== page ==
FIG. 5 is a two-dimensional plot from the same spectrum of data shown in FIG. 4. Once data from this spectrum has been entered into a digital computer it can be viewed in various ways to provide the desired information. For instance, if the data along a horizontal line 66 is plotted alone, as shown in FIG. 6, a daughter scan spectrum for parent ion m/z=884 is provided. If the data along a vertical line 65 (FIG. 5) is plotted alone, as shown in FIG. 7, a parent scan for daughter ion m/z=610 is provided.
A diagonal line 67 with the x coordinate equal to the y coordinate represents the data related to unfragmented parent ions. A diagonal line 68 to the left of this first diagonal line 67 where the x coordinate is 18 less than the y coordinate, represents what a neutral loss scan plotted alone would provide, as shown in FIG. 8. If the data for the sum of all x values is plotted on the y-axis, as shown in FIG. 10, a full MS scan of the parent ions is provided.
FIG. 9 shows the 2-D neutral loss map from the same spectrum. In this plot, the data points are shifted to the left. The distance of the shifting is equal to the y value. As a result, the new x-axis 85 is transformed to the value of neutral loss. Line 68 in FIG. 5 becomes line 88 in this plot of FIG. 9. Line 67 (FIG. 5) becomes line 89 (FIG. 9). This plot of FIG. 9 gives a clear two-dimensional picture that graphically illustrates the neutral loss relations of each parent ion. Every point lined up vertically (i.e. at 90) represents the same neutral loss.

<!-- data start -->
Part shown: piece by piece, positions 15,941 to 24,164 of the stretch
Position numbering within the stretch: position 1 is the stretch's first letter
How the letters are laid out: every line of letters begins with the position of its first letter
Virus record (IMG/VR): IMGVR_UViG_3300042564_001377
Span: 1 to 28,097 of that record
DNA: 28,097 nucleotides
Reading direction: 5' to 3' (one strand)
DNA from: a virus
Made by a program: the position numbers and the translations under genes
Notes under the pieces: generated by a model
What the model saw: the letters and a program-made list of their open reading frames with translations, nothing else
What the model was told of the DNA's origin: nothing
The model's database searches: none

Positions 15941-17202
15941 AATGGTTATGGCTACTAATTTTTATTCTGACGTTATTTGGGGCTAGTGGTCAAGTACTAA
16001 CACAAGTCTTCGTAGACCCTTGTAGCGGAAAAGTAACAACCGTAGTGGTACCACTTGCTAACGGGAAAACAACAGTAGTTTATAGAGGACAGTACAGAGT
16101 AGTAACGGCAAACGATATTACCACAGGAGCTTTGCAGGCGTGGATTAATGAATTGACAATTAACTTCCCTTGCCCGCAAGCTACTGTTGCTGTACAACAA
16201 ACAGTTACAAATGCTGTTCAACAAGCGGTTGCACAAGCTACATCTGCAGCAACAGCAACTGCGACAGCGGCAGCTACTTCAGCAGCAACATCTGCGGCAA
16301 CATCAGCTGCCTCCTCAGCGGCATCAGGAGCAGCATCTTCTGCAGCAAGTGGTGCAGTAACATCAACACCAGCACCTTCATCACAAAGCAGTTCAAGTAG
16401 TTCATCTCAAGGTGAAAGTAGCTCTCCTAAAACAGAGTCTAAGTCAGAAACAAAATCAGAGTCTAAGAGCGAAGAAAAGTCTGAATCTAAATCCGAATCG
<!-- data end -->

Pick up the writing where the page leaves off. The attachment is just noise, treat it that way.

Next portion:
This disclosure is provided to reveal a preferred embodiment of the invention and a best mode for practicing the invention. Having thus described the invention in this way, it should be apparent that various different modifications can be made to the preferred embodiment without departing from the scope and spirit of this disclosure. When structures are identified as a means to perform a function, the identification is intended to include all structures which can perform the function specified. When structures of this invention are identified as being coupled together, such language should be interpreted broadly to include the structures being coupled directly together or coupled together through intervening structures. Such coupling could be permanent or temporary and either in a rigid fashion or in a fashion which allows pivoting, sliding or other relative motion while still providing some form of attachment. When elements are described as upstream or downstream relative to other elements, the elements can be directly upstream or downstream with no intervening elements or indirectly upstream or downstream with intervening elements therebetween.